Subtitles should be seen only when you want them to be seen. Adding soft subtitles to your movie rips is the answer.
HandBrake wants to burn subtitles into your video so they're visible all the time. Extracting a separate subtitle track with D-Subtitler is the best workaround.
Difficulty Level: Medium
What You Need:
>> HandBrake 0.9.4 or later (free, handbrake.fr)
>> D-Subtitler 1.0 or later (free, versiontracker.com)
>> A DVD-ripping program like MacTheRipper (free, versiontracker.com) or RipIt ($19.95,thelittleappfactory.com)
>> A DVD with subtitles
Digital copies of your DVDs can be a great way to pass the time when traveling, but you lose some of the DVD’s functionality in the ripping process. For instance, in the past, subtitles had to be permanently on or off in a rip, but we’ve developed a simple workaround that will let you add soft subtitles (ones that can be toggled on or off) whether you’re watching your film in QuickTime, in iTunes, or on your iPhone. You can even add subtitles in multiple languages by adding more than one soft-subtitle track.
The main software for this process is HandBrake, which lets you add subtitles to your ripped films, but its default option is to permanently burn the subtitle track into your video. The latest release (version 0.9.4) can add soft subtitles instead, but you have to extract the subtitle track from your DVD rip and import it into HandBrake separately. You’ll need an additional application called D-Subtitler for this. We’ll show you how to get it and how to make it work for you.
1. Rip Your DVD
First up: Ripping the DVD. Use an application such as RipIt or MacTheRipper, which will create a Video_TS folder on your hard drive. If you’re using RipIt, make sure the “Use .dvdmedia Extension” preference is off. Save the Video_TS folder somewhere memorable, like the Desktop.
Uncheck the "Use .dvdmedia Extension" checkbox in RipIt's preferences before ripping.
Is this legal? Well, ripping a commercial DVD does break the copy protection, which violates the Digital Millennium Copyright Act. But if you own that DVD, making a copy for your personal use is allowed. Just don’t sell or distribute your rips in any way. That’s what that big FBI warning is about, don’tcha know?
2. Getting D-Subtitler
It's easiest to just grab D-Subtitler from VersionTracker.
Download D-Subtitler from VersionTracker (http://www.versiontracker.com/dyn/moreinfo/macosx/27402). (The developer’s site,objectifmac.com, is mostly in French.) Drag the icon to your Applications folder and launch the program. Go to File > Open and select that Video_TS folder from Step 1.
3. Making Choices
Verify that your choices are correct, then click the green button.
When your DVD’s Video_TS folder has loaded, you’ll use the pop-up menus to choose the title you wish to analyze (usually, the longest one is the movie you’re after) and the subtitle language you’d like to extract. To make sure you chose correctly, click Preview to play your selections in a separate window. When you’re satisfied, click the main window’s big green button.
4. The Right Setting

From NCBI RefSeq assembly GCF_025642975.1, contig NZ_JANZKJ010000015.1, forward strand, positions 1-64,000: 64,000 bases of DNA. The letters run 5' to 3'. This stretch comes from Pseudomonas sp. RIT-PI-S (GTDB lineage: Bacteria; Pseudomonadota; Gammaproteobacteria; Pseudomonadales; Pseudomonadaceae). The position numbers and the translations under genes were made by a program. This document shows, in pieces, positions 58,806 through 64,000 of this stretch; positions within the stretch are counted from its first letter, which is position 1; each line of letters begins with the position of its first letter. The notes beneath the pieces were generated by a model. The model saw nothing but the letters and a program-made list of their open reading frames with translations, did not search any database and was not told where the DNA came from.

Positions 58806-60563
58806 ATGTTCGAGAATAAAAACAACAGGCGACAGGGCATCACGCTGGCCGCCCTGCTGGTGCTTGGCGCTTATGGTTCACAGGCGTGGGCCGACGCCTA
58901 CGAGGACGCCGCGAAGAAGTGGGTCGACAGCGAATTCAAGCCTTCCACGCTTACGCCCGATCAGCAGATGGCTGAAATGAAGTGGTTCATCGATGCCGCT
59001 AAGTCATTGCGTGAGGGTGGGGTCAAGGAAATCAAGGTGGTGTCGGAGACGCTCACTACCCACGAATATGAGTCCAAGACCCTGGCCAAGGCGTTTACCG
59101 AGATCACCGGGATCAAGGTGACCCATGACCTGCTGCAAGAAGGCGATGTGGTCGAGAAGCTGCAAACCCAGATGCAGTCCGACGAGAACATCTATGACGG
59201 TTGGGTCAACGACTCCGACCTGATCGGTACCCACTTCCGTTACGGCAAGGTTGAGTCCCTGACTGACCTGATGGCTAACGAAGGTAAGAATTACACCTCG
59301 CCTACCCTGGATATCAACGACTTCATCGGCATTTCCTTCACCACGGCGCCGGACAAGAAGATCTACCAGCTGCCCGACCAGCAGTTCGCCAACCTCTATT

Keep trying options in the "Choice of gray levels" dropdown until the text appears black on a white background.
D-Subtitler will take a while to analyze your subtitle track. Once it’s done, you’ll see a preview of it. For the conversion to work, the text needs to appear black on a white background, and the interface offers you four settings to choose from in order to make this happen. Try them one at a time, and once it looks good, click Continue.
Next Page: Soften Your Subtitles continued >>
D-Subtitler will occasionally need a hand recognizing a character.
Once the right setting is chosen, D-Subtitler will proceed to extract the text, only stopping when it needs help deciphering a letter or symbol that its built-in OCR (optical character recognition) system can’t understand. The Preview button can help you see the problem within the context of the sentence it came from. When the process is complete (this could take a long time depending on the length of your movie), you’ll be asked to save the file, which will then open up, leading to the final part of the D-Subtitler program.
6. Spell Checking
Take the time to read through your subtitles for errors, or at least run spell check.
You can use this last section to review the OCR’s work and correct any mistakes that have been made. The Check Spelling button (third from the left) triggers Mac OS X’s built-in spell checker, which can be a great time-saver. Once you’re happy with the results, save any changes you made, and launch HandBrake.
7. The HandBrake Connection
File.srt is the subtitle track that D-Subtitler exported in Step 5 and we spell checked in Step 6.
Choose the same Video_TS folder and title as in Step 2, then click the Subtitles tab. From there, click Add External SRT and select the file you saved from D-Subtitler. You’ll notice that the Burned In option is off by default and its box is no longer checked. Choose your desired video format in the Output Settings area, then click the Start button to convert your film and add the soft subtitles.
8. Viewing the Results
How to find the subtitle track in QuickTime.
Once HandBrake is done, drag the resulting video file into iTunes and play it. You can toggle the subtitles on or off by clicking the speech-bubble button toward the right of the playback menu and selecting the subtitle track from the menu that appears. It works the same way when you’re watching on an iPhone or iPod touch. To toggle subtitles in QuickTime, you need to visit the View > Subtitles menu.